Food & Wine (July 2009)
"Lemon confit" is one of those food phrases that sounds so complicated, so mysterious, so wonderfully French. It conjures images of culinary school, "Top Chef" and Michelin-rated restaurants.
At least it did for us.
But then we came across this incredibly simple confit recipe in the July Food & Wine. It's from the chef Eric Ripert (who, uh, went to culinary school, has made numerous appearances on "Top Chef" and who runs a four three-star Michelin-rated restaurant).
Ripert's method is so easy, though, that it's taken lemon confit from a beguiling menu term to a staple in our refrigerator.
But what exactly is confit? How the heck do you confit a lemon? And what can you do with it?
Initially, we had no idea, so of course we plunged ahead with making a batch.
If you don't know, "confit" simply means to preserve or enhance the flavor of a food by packing it a substance. Typically, that substance is fat, sugar or salt. Duck confit, for instance, is duck that has been cooked in duck fat, which enhances its flavor.
Fruits and vegetables can be confited by packing them in sugar or salt. Such is the case with this preparation of Lemon Confit.
It's terribly simple. The lemons are washed and quartered, dropped in a jar and covered with a salt and sugar mixture.
The only catch? They have to sit in the refrigerator for two weeks.
There are other ways to make lemon confit that take far less time. For instance, here's one that takes about an hour. But that requires blanching and an hour of stirring while the lemons simmer on the stove. We prefer this no-fuss, sit-in-the-fridge-for-two-weeks recipe.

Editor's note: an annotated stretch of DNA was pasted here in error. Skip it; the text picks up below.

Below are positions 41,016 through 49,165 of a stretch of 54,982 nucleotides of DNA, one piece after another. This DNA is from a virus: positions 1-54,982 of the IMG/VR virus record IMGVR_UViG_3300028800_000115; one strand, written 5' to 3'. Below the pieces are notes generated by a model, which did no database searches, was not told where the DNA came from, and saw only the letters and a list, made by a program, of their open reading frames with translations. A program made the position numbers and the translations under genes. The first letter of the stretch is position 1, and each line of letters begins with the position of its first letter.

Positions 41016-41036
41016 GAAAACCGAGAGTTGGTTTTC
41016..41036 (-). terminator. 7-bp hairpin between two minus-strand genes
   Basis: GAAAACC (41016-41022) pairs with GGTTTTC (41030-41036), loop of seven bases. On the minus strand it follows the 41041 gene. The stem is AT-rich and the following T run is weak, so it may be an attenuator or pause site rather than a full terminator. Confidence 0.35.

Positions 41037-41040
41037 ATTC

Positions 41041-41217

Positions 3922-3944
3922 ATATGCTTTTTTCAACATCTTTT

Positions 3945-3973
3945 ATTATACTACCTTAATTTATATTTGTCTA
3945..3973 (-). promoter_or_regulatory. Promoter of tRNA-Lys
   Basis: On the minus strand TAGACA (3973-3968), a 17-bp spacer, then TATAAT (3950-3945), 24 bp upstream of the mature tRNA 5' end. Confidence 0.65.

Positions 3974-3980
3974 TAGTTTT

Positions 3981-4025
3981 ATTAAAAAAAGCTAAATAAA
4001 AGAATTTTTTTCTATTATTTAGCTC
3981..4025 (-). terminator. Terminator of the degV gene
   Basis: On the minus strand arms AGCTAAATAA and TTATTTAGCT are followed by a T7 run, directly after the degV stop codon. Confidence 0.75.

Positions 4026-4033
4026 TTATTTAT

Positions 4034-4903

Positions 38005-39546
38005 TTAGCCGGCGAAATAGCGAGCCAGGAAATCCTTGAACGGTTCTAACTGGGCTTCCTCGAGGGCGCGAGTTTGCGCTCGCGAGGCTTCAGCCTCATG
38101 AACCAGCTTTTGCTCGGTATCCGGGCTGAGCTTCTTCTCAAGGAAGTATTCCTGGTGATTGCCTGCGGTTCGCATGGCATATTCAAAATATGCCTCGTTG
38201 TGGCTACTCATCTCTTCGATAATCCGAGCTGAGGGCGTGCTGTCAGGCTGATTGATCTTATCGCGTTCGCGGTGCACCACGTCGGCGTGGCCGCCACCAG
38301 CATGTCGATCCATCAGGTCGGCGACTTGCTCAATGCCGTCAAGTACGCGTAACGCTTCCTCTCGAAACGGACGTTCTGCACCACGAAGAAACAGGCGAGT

So now that we have all this confit, what are we going to do with it?
We'll tell you in our next post!
“I add lemon confit to so many dishes—from broiled fish to pork and beans,” says Eric Ripert of New York City’s Le Bernardin. He blends his lemon confit with butter to add a pleasantly pungent flavor to broiled snapper. Before broiling, he dots some of the lemon butter on the fish, then serves more lemon butter on the side. Lemon confit can be refrigerated for several months, but if you don’t want to make your own, jarred Moroccan preserved lemons are a fine substitute.
TOTAL TIME: 15 MIN Plus 2 weeks curing
* 5 cups kosher salt
* 5 tablespoons sugar
* 6 lemons, scrubbed and quartered
1. In a large bowl, mix the salt with the sugar. Toss the lemons with half of the sugar-salt. Pour a small layer of sugar-salt into a clean quart-size jar. Layer the lemons in the jar, covering them with the remaining sugar-salt as you go. Refrigerate the lemons for at least 2 weeks. To use, rinse the lemons well and use the peel only.